Neurodermatitis

    Neurodematitis is a common type of eczema that begins with intense itching and followed by vigorious scratching. It is usually confined to one or two patches of skin, and doesn't spread to the rest of the body. The most affected areas are the feet, ankles, hands, wrists, elbows, shoulders, neck, and scalp. But the eyelids, as well as can the genital and anal areas, can also be affected.

    This type of eczema usually hits adults between the ages of 30 and 50, with women as the most affected. Likewise affected are people already afflicted with contact dermatitis and atopic dermatitis, including, but rarely, children.

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    Dyshidrotic eczema

    Dyshidotic eczema is also known by several names, such as foot-and-hand eczema, palmoplantar eczema, vesicular eczema, and pompholyx. The latter name means “bubble” in ancient Greek language. It can be a single flare-up, but it’s more common to come and go over long periods of time.

    Triggers include:

    • Metals, particularly nickel
    • Stress
    • Seasonal allergies like hay fever, and to hot, humid weather.
    • Sweaty palms can trigger the rash, as well as activities or jobs that entail frequently getting the hands wet

    Nummular eczema

    Nummular eczema is also called discoid eczema and nummular dermatitis. Its name is derived from the Latin word meaning “coin," as its characteristc spots appear to be shaped like coins on the skin.

    Aside from the coin-shaped lesions on arms, legs, torso, or hands, the other symptoms can include:

    • Itching and burning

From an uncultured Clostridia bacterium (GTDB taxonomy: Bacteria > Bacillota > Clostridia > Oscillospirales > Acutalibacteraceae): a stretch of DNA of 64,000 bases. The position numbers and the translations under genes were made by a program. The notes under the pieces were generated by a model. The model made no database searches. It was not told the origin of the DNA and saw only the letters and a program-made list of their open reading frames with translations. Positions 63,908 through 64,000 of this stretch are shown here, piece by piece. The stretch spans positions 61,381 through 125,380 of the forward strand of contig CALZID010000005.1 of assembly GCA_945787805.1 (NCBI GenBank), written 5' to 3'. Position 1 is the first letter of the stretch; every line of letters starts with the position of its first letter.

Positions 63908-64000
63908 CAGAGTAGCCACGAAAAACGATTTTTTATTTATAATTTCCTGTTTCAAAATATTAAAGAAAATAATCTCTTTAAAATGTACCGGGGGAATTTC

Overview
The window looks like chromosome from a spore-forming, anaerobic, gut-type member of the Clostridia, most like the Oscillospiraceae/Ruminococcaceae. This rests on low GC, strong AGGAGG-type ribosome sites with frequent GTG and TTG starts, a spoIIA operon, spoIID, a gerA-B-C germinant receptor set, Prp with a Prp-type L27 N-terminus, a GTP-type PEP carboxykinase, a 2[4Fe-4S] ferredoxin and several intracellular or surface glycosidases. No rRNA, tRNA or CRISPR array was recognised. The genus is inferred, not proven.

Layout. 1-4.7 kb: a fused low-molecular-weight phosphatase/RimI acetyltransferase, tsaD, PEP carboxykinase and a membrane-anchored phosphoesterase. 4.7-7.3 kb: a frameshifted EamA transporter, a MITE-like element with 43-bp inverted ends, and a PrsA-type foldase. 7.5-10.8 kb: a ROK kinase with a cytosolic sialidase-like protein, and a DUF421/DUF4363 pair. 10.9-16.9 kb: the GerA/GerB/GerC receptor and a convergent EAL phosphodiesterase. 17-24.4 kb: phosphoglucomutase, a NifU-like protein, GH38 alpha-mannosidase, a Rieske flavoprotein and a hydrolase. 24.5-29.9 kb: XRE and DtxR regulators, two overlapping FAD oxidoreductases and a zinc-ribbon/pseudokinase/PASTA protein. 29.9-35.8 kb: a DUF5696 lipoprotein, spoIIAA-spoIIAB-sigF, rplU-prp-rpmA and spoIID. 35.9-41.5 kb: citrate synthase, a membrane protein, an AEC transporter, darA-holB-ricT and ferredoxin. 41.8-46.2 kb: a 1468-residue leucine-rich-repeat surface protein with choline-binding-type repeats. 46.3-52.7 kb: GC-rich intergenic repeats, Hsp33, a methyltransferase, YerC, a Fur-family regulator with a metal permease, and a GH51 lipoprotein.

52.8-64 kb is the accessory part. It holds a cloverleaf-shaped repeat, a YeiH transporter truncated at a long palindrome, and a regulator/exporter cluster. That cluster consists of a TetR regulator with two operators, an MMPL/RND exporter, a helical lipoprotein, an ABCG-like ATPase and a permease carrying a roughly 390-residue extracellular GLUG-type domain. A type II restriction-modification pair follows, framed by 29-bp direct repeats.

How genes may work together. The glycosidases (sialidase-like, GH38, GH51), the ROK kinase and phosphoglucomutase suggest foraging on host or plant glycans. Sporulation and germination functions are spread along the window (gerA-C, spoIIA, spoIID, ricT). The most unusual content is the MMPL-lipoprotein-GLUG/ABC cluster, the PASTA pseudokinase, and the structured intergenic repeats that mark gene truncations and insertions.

• Lesions that are oozing liquid or have crusted overred, pinkish or brown, scaly and inflamed skin around the lesions

    Its causes aren’t clear, but triggers can include very dry or sensitive skin and trauma to the skin from insect bites, scrapes or chemical burns.

    Nummular eczema may also develop as a reaction to some other types of eczema and their triggers, such as contact dermatitis and nickel. When it appears on the legs, it can be linked to poor blood flow in the lower body and the stasis dermatitis those circulation problems can cause.

    Seborrheic dermatitis

    Seborrheic dermatitis is a chronic form of eczema. Meaning, it comes and goes for long period of time. It is characterized by itchiness and redness of the skin, especially for the naturally oily. It affects all ages, but is more common among babies (known as cradle cap) and adults from 30 to 60 years old.

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    Here, the fungus Malassezia plays a big role, as it causes the irritation in the sebaceous glands on the scalp. It then elicits an immune response in the form of a scaly rash due to dry skin.

    Seborrheic dermatitis typically attacks body parts that tend to be oily, such as:

    • Scalp, particularly in babies
    • Chest and back
    • Face and forehead
    • Around the nose
    • Behind the ears
    • Belly and belly button
    • Eyebrows
    • Arm and leg folds

    Stasis dermatitis

    Stasis dermatitis is called other names, such asgravitational dermatitis, venous eczema, and venous stasis dermatitis. It happens when there is poor circulation in the lower legs. The medical term is venous insufficiency, which occurs when the valves in leg veins that help push blood back to the heart weaken and leak fluid. As a result, water and blood cells pool in the lower legs.

    This type of eczema can affect the feet or lower legs on one or both sides, and quite rarely, the other parts of the body.

    Symptoms include:

    • Ankle swelling
    • Orange-brown speckles of discoloration also known as cayenne pepper spots
    • Redness in lighter skin tones that may appear brown, purple, gray or ashen in darker skin tones
    • Itching
    • Scaling
    • Dryness
    • A heavy or achy feeling after long periods of sitting or standing
    • Increased risk of developing contact dermatitis, which is also one of the seven types of eczema

    Read here on ways to manage eczema.